Outdoor LED Lighting

Since LED garden lighting started parking its tanks on the low voltage outdoor lighting lawn just a few years ago, it has grown enormously in popularity. Outdoor LED lighting allows you to achieve amazing after dark effects and yet it is also very easy to install, cheap to purchase, incredibly cheap to run and quite safe for children, animals and plants.

Most outdoor LED lighting, like traditional garden lighting, typically uses a 12v DC low voltage power supply from a mains transformer installed indoors Mars Hydro Mars Eco 300W LED grow light. There the similarities end though, because LED garden lights use only 10% as much electricity as traditional incandescent bulbs or halogen lamps.

The reason is simple; LED light is produced by exciting electrons to emit photons (light), whereas traditional light bulbs burn a filament which gives off an incidental amount of light along with all the heat. These are fundamentally different approaches to the process of producing light. LEDs are deliberately engineered to emit light and nothing else; incandescent bulbs are essentially small heaters that emit light only as a by-product.

For garden lighting then, outdoor LED lights are ideal because of these properties of running cool and using negligible amounts of electricity. It is also worth mentioning that most LED garden lights have an effective lifespan of a decade or more, thereby reducing maintenance requirements.

LED garden lights come in all manner of guises. The most common colors are white and blue, but other colors are also available as well as color changing LED lights. One of the most noticeable characteristics of LED garden lights is how crisp and pure they look. The colors tend to be extremely vibrant with an almost gemstone quality – sapphire blue, emerald green, ruby red, citrine yellow, diamond white. Though it is possible to use filters and diffusing screens to tone things down, which in itself opens up further effects and design ideas.

As well as variety in colors and brightness, outdoor LED lights are also available in any number of different fixtures. LED floodlights, wall wash effects, rock lights, embedded patio and deck lights, bollards, lanterns, spikes, pagodas, integrated in garden ornaments and submerged in ponds. Just for starters. Two of the most common choices through are outdoor LED spotlights and LED deck lights.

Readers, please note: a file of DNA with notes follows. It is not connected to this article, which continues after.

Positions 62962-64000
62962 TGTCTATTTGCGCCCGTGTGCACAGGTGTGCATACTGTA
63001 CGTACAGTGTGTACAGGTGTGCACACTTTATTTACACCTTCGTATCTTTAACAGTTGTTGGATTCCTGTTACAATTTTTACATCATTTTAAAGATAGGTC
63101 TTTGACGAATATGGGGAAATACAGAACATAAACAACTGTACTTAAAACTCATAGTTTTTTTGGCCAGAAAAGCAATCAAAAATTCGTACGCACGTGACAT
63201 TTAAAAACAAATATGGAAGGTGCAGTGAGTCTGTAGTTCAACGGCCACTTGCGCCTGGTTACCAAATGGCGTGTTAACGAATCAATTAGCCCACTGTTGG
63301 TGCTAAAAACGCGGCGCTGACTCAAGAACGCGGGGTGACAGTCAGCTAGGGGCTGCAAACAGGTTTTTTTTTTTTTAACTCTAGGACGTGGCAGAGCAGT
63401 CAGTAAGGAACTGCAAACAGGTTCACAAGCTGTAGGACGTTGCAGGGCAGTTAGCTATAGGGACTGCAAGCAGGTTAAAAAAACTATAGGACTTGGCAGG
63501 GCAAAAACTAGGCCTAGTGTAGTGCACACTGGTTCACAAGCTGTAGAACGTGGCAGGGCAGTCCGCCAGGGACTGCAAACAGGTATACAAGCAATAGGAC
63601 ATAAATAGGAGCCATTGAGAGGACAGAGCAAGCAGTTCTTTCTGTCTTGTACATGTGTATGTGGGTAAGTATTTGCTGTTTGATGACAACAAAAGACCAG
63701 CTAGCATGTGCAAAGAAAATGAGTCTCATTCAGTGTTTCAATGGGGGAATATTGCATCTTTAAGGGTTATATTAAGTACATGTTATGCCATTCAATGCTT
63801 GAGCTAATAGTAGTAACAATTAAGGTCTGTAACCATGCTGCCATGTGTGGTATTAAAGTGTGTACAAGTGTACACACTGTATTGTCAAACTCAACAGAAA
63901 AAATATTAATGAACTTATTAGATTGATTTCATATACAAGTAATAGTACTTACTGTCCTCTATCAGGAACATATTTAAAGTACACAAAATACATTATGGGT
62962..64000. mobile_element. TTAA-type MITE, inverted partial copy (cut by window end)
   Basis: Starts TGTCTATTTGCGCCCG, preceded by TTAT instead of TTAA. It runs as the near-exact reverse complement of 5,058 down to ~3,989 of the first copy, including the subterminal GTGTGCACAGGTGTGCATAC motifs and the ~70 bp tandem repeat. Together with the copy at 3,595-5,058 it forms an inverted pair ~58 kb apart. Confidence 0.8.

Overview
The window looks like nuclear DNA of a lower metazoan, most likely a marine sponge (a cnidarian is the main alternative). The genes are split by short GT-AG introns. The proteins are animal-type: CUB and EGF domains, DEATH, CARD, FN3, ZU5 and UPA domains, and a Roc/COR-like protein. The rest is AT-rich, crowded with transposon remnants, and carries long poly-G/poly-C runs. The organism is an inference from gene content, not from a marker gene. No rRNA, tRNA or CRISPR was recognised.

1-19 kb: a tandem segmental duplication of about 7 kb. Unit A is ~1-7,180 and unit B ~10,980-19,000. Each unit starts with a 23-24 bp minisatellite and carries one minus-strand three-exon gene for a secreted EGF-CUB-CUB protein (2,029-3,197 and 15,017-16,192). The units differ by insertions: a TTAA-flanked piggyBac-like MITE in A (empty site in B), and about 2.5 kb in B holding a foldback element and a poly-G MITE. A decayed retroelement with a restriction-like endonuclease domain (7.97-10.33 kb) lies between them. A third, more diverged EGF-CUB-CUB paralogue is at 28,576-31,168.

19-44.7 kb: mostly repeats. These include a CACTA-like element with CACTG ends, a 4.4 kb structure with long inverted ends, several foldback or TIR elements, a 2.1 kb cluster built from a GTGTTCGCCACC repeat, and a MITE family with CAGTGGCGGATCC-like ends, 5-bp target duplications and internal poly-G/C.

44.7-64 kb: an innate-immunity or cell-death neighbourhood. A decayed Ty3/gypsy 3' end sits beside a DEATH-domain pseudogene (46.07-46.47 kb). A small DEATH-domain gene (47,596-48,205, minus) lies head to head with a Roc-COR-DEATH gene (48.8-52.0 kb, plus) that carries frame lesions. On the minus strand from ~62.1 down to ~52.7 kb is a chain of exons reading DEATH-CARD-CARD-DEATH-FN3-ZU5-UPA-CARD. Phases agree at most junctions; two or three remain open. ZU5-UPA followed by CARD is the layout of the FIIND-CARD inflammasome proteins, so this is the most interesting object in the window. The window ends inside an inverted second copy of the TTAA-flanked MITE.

LEDs are well suited as garden spotlights since LED light tends be directional by nature. They also often have a good Colour Rendering Index which measures how lifelike and vibrant the area being lit appears. The items to check when choosing LED garden spotlights are: brightness (even a 1w LED in a dark garden is surprisingly bright); beam angle (how spread out or focussed the light is); and “color”, meaning both the actual color (as in red or blue etc) and the “color temperature” (how “cool” or “warm” the light appears).

LED deck lights are one of the most versatile forms of garden lighting available. You can use them as intended, flush fitted into decking boards, or experiment with many other applications. LED deck lights are obviously highly robust and able to withstand quite a pounding (literally) as well as extremes of weather; they’re also cheap, lightweight and simplicity itself to install.

Just about any piece of wood, or indeed any solid material, that you can drill a hole into and feed cables through can have LED deck lighting fitted into it. For cheap and easy pathway lighting for example, just hammer in some short wooden stakes at suitable intervals, drill apertures to accept whatever size, shape or color deck light you want to use, feed the cables along the ground (I use old garden hose pipe buried just below the surface) and that’s about it. You can fit LED deck lights pointing up, down, sideways, any which way you please in fact.

CFLs operate similarly to conventional fluorescent lamps where electricity is used to activate mercury vapor that  resides in the glass tube. The current affects the mercury atoms to make ultraviolet (UV) light which is not visible to the eye. The photons from the ultraviolet light hit a phosphor layer inside the bulb housing to emit photons of visible light thereby creating light output from the tube. The ultraviolet light may cause fading in paintings or textiles. The mercury contained within the lamp means that the light bulbs need to be properly disposed of as compact fluorescent bulbs dumped in landfills burst, causing mercury to be released, draining into the ground, ultimately contaminating the food chain. Some states, such as California, ban the disposal of mercury-containing bulbs in the trash. Some state laws require fluorescent bulbs to be collected as hazardous waste or properly recycled. Check with the EPA site to help you with proper disposal procedures according to your state, or you can find a recycling center near you at Earth911.

Unlike fluorescent tubes that don’t contain circuitry, compact fluorescent usually integrate all of the necessary circuits in the bottom of the light allowing the single unit to be used in a standard incandescent light bulb socket. CFLs come in a variety of styles and shapes, but one will often see them in a tube or spiral option. Higher surface area allows for a higher light output in CFLs.

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